Enter DeepMind, the British AI company Google acquired in 2014. To address these seemingly intractable complexities, they developed a software that plays out the game from any given position millions of times, evaluates the resultant positions and chooses the best move. How is this different from brute-force search? In two all-important ways: firstly, the number of options that must be simulated and evaluated is limited by predictive intelligence, i.e. the computer predicts responses on the basis of its knowledge of many millions of human games; secondly, it does not merely react or mimic, but actively strategises, i.e. it devises and improves its own strategies by playing itself, and uses this knowledge to evaluate positions.
These operations are performed by two deep neural networks: the policy network suggests the moves, and the value network evaluates the positions, both through a process of reinforcement learning. Neural networks are sophisticated systems that, to put it in a way that avoids nigh incomprehensible jargon, are designed to function in a manner approximating living processes.
In other words, their performance does not hinge on fixed algorithms; instead, they learn by example, adapt and improve, recognising patterns that are too subtle for human cognition and providing solutions by collating and comparing data from the examples and patterns that they have had to process in the past.
The promise that this kind of program holds is best envisioned as a marriage between the memory and calculative powers of a computer and the intellectual responsiveness and dynamism of a human being, amounting almost to an all-purpose problem-solving mechanism: artificial intelligence, no less.
It would be a mistake to assume that networks of this nature are recent discoveries. In fact, they have been around and in action for over half a century now. The first one to have achieved real-world applicability was developed by Stanford University professor Bernard Widrow in 1959. MADALINE (Multiple ADAptive LINear Elements), as it was christened, is still used to eliminate echoes on phone lines. However, this was followed by a two-decade lull due to the dominance of traditional network architectures. Upon its revival in 1982, it found itself was handicapped by the limitations of processors that compromised research pace. Thus, while advancements in neural networks hold the potential to automate tasks and significantly reduce errors in medicine, engineering, vehicular control, traffic control, water treatment, etc, it remains largely untapped.
It must also be remembered that, for a software to perform at the level of AlphaGo, the hardware it is powered by must be commensurate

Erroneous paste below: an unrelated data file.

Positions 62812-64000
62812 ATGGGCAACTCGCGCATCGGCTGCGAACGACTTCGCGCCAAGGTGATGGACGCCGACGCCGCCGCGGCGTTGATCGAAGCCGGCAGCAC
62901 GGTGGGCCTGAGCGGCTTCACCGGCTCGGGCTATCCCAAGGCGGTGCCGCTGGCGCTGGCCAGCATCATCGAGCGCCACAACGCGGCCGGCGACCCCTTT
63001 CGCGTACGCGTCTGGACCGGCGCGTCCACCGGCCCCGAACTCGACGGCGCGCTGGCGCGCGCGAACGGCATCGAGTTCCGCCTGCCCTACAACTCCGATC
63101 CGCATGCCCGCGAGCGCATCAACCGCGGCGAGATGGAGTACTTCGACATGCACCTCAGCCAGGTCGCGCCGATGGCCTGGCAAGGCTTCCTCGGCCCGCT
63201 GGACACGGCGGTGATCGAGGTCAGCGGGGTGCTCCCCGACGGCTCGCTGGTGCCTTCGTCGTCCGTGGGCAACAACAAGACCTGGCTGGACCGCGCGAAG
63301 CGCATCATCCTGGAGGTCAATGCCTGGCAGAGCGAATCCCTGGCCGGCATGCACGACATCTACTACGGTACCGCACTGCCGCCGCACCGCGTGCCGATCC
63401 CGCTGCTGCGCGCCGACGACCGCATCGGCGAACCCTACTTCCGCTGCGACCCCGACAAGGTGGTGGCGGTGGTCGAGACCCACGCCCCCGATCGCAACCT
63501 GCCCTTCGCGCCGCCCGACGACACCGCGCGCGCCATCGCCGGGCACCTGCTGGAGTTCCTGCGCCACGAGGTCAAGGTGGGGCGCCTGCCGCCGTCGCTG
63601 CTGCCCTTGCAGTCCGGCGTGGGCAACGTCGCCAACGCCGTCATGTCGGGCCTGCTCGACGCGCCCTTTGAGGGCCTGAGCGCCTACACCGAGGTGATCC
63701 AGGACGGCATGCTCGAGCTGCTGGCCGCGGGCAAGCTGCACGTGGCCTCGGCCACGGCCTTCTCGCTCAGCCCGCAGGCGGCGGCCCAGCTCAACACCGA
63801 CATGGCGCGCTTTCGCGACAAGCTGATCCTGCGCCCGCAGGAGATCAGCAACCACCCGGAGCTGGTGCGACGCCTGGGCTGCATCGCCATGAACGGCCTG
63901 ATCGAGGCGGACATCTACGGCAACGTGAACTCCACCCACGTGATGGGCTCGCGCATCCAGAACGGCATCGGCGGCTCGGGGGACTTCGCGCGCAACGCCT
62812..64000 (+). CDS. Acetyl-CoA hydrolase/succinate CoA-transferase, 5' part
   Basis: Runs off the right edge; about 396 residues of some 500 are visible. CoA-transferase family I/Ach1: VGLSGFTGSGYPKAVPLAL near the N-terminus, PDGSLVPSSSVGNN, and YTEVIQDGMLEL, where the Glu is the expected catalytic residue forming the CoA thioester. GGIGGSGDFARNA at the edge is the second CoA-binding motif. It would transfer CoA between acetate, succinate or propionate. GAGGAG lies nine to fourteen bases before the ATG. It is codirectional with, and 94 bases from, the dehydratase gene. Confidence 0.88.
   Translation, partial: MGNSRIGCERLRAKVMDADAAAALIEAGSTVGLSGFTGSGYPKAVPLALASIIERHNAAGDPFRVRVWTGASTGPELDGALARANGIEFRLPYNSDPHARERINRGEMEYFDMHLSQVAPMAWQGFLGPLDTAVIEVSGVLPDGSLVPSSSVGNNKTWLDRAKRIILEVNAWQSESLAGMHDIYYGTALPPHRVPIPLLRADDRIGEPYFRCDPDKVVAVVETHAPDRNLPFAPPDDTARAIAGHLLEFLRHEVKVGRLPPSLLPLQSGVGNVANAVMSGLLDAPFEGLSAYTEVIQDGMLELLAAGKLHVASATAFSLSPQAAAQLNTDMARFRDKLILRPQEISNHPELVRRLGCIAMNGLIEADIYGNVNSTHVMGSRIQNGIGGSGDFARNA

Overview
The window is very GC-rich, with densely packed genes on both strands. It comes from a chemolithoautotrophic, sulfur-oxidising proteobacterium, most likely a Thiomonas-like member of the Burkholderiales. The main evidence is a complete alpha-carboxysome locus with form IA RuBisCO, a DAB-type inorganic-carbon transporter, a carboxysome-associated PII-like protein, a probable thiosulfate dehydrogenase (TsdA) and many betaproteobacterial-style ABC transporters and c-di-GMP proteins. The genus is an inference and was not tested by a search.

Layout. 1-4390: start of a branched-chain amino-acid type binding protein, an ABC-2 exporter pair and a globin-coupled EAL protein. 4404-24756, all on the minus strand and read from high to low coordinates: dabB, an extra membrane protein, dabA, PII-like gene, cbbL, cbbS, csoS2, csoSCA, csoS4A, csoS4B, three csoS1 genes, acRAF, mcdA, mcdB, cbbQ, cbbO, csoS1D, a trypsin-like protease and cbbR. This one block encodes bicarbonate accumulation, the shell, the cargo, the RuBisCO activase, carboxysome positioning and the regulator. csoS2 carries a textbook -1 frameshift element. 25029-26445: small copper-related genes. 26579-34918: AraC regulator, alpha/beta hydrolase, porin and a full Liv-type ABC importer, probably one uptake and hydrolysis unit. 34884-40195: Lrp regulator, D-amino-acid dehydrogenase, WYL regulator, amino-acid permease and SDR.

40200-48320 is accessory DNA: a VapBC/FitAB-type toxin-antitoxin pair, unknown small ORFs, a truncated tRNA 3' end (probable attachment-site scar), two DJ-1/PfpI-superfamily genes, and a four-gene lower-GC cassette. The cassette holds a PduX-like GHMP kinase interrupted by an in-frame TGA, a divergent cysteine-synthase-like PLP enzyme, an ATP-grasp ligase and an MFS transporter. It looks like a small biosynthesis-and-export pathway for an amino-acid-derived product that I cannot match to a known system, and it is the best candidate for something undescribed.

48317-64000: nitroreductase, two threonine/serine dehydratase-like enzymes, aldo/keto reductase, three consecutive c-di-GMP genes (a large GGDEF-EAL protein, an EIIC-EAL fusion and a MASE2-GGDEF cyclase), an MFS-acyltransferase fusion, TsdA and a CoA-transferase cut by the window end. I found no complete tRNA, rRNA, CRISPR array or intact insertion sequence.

And this is precisely what makes the success of AlphaGo so potentially pivotal in the long run: we now have a neural network program that can consistently outsmart the best human minds at a game that has proved to be unwinnable through conventional algorithmic analytics.
That it constitutes a breakthrough, bringing us a step, maybe several steps, closer to a bewildering, maybe beguiling, array of benefits for mankind, is undeniable and central to the hype that has surrounded the match. At the same time, it bears keeping in mind that the relationship between what glitters and what is gold can never be taken for granted. For instance, cynics can look to South Korea and China for somewhat more jaded perspectives on AlphaGo’s triumph, or turn to the ever-growing literature that views AI askance for the tall claims and premonitions of apocalypse associated with developments in the field. Apart from the fact that it is not clear exactly how Google intends to take it forward from here, it must also be remembered that, for a software to perform at the level of AlphaGo, the hardware it is powered by must be commensurate; to be precise, ‘280 GPUs and 1920 CPUs . . . significantly more computational power than any prior reported Go program used, and a lot of hardware in absolute terms.’ A lot of hardware, i.e. a lot of power.
The obvious conclusion to draw from the above is that there is much to address before our expectations of DNNs and AI can be realised. The less obvious one is that Lee Sedol, who is human and therefore susceptible, unlike AlphaGo, to such things as nerves, fatigue and disheartenment, held his own for a game against the equivalent of more than 3000 processing units. He, too, surely deserves a long round of applause.